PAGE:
Maureen O'Hagan: 206-464-2562 or

Barkley 'disappointed' after DUI arrest

(CNN) -- Basketball commentator and former hoops star Charles Barkley was arrested Wednesday in Scottsdale, Arizona, on suspicion of drunken driving, a police spokesman said.

Barkley issued a brief statement, saying, "I am disappointed that I put myself in that situation. The Scottsdale police were fantastic. I will not comment any further as it is a legal matter."

Lt. Eric Shuhandler of the Gilbert Police Department said an officer pulled Barkley over after he ran a stop sign in Scottsdale's Old Town area, a trendy spot known for its nightclubs and bars. Gilbert and Scottsdale are in the Phoenix metro area.

"The officer identified the driver of the 2005 Infiniti as Charles Barkley," according to a written statement from police. "Mr. Barkley was administered the standard field sobriety tests after the odor of intoxicating liquor was detected."

At a news conference later in the day, Shuhandler said Barkley's "performance on the field sobriety test revealed there was probable cause to make an arrest."

Barkley declined to take a breath test to measure his blood-alcohol level, Shuhandler said earlier.

"When he arrived at the station, police administered a blood test, which is customary of our police department to do," he said, adding that Barkley consented to the blood test.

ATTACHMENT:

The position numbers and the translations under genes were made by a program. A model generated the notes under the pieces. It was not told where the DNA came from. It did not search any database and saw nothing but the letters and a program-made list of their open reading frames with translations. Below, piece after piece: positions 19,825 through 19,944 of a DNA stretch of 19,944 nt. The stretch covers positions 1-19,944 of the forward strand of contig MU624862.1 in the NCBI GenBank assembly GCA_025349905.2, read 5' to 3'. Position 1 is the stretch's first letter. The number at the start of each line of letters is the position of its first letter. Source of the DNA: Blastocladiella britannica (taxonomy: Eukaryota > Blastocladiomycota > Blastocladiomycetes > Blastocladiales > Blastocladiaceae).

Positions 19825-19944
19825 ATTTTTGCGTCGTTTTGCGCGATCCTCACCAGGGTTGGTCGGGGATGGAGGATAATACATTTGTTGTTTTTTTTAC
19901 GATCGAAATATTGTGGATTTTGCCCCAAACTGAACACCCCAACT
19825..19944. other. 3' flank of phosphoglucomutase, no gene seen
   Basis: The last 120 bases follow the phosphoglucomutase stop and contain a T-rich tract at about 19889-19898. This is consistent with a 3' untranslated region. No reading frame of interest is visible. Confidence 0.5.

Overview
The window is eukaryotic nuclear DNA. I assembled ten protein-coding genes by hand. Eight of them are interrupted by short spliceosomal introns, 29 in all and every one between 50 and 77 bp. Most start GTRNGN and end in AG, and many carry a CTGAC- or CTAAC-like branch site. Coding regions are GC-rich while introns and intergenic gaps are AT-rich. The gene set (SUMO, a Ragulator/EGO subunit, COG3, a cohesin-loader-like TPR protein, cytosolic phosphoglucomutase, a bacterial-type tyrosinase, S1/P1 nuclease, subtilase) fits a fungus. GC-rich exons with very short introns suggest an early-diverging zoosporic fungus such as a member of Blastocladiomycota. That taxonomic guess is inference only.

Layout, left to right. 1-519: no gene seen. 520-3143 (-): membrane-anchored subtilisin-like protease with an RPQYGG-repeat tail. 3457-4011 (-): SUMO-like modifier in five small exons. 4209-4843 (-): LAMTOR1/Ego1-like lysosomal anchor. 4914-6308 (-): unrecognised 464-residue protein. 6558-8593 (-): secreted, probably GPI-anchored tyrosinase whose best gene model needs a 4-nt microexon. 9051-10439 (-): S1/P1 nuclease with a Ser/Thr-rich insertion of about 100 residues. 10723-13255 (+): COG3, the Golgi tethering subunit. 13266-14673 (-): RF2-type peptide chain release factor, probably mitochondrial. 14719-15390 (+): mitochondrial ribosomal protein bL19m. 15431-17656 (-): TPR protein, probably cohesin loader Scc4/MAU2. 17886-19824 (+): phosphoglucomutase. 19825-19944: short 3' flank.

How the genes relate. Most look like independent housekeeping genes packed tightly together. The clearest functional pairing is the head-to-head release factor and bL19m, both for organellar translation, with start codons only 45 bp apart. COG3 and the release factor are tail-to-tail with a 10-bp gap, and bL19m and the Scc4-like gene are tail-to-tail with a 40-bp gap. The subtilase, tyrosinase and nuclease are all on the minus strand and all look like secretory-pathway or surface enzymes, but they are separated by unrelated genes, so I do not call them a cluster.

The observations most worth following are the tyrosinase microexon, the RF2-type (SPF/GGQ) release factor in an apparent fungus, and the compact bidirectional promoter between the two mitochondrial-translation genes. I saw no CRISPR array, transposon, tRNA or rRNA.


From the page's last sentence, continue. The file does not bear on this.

It will take "a few days" for the crime lab to test the blood sample and determine Barkley's blood-alcohol level, Shuhandler said.
The former NBA power forward was cited for driving while impaired and released.
"It was a pretty routine arrest," Shuhandler said.

Barkley's sport-utility vehicle was impounded under mandatory vehicle impound laws, police said.

Shuhandler said Barkley behaved professionally during the booking and was "very respectful and cordial with our officers."

Barkley, 45, is a commentator for TNT's coverage of the NBA.

In October, he told CNN's Campbell Brown that he plans to run for governor of his home state of Alabama in 2014, saying, "I can't screw up Alabama. We are number 48 in everything and Arkansas and Mississippi aren't going anywhere."

Although he is well known for entertaining comments and a cocky attitude, he also compiled an impressive résumé as a professional basketball player.